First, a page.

Treaty-based waivers are only granted if the non-resident consultant can prove that he/she does not have a fixed base or permanent establishment in Canada. Determination of “fixed base” is ambiguous, taking into account whether the number of days worked in Canada over a seven-year period exceeds 240 days, and whether the living/working arrangements are perceived as permanent.

Lack of Fixed Base

The case of Dudney vs. the Queen highlights the scrutiny that can be placed on fixed base. In this case, it was determined that Dudney, an American consultant working temporarily in Canada, was not subject to Canadian income tax because his customer’s office where the work was being rendered could not be considered a fixed base in Canada for the purposes of the Canada-US tax treaty. The CRA had argued that “use of space” was sufficient to constitute fixed base; that it was not necessary to rent or own the office space. However the Federal Court of Appeal concluded that Dudney was not identified with the office space as he had no control over the premises.

Income and Expense-Based Reg 105 Waivers

If no tax treaty is in effect with the consultant’s country of residence, an application for a waiver based on income and expense can be made to reduce withholding. In some cases, the CRA accepts a Letter of Guarantee from a Canadian financial institution for an amount equal to the reduced withholding. This option has the benefit of preserving the consultant’s cash flow, and it is generally in the Canadian corporation’s best interest to consider the consultant’s perspective, given the potential for misunderstandings regarding Reg 105 withholdings.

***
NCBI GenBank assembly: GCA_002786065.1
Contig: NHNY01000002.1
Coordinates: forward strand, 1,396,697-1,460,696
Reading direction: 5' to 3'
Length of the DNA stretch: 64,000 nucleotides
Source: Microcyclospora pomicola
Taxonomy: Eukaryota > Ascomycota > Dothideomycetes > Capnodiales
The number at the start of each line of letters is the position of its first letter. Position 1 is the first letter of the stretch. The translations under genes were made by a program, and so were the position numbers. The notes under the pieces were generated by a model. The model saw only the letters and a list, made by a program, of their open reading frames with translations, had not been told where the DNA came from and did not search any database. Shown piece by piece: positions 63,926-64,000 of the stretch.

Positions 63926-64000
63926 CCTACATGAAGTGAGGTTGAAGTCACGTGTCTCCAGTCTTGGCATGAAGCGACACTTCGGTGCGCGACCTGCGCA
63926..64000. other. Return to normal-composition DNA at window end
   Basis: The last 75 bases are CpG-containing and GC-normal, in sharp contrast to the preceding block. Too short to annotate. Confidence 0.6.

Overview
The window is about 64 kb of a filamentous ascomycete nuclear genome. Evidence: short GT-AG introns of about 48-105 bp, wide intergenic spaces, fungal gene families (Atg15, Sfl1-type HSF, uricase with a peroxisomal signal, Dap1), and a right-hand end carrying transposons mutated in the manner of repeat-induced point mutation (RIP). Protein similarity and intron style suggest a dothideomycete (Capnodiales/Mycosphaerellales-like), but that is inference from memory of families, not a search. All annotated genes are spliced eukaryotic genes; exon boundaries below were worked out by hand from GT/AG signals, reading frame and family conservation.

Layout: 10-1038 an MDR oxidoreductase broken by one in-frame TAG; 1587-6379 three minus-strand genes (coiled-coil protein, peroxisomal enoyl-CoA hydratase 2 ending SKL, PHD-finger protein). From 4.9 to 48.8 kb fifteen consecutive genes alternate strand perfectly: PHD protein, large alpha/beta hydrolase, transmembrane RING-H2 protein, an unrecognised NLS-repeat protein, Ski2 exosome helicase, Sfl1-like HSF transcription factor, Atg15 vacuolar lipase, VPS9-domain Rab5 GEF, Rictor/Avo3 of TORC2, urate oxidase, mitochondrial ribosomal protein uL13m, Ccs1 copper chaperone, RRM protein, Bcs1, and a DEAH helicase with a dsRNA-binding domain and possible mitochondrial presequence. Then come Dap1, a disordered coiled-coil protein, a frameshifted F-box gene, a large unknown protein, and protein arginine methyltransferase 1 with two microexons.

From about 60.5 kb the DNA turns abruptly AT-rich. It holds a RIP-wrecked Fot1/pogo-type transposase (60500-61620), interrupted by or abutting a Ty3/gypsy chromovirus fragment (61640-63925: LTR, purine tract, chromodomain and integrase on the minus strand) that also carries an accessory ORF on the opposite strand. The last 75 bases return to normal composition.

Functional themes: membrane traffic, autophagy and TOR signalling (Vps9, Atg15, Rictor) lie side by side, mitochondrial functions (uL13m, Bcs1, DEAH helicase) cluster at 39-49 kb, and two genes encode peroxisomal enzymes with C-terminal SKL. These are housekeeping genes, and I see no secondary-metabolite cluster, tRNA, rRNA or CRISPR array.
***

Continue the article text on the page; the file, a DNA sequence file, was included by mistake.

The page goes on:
Conclusions

Without adequate information at the contract stage, it is natural for there to be debate over non-resident tax between the corporation and its inbound assignees. In this scenario, the Canadian corporation does not want anything to do with non-resident tax withholding, believing it to be the foreign-based consultant’s personal issue, and the non-resident consultant is surprised to discover that he/she will be subject to tax and extensive reporting in Canada.

At CompassTAX, we advise our clients employing foreign-based consultants that they include a tax appendix in all employment contracts. To this end, we provide a template which clearly lays out the tax responsibilities of both the Canadian corporation and the foreign-based consultant, and avoids any ambiguity that could affect the granting of a Waiver of Reg 105 tax withholding.

CompassTAXalso offers a “Foreign-Based Workers in Canada Tax Flowchart”, published by CompassGUIDES, which clarifies Reg 105 tax obligations for companies bringing in foreign talent to their Canadian projects. All combinations of employment type and home-country treaty scenarios are covered in the flowchart.


Contact us at 1-866-531-2281, (403) 531-2200 or www.compasstax.ca for assistance in dealing with this assignment issue and developing tax appendices to non-resident inbound employment contracts.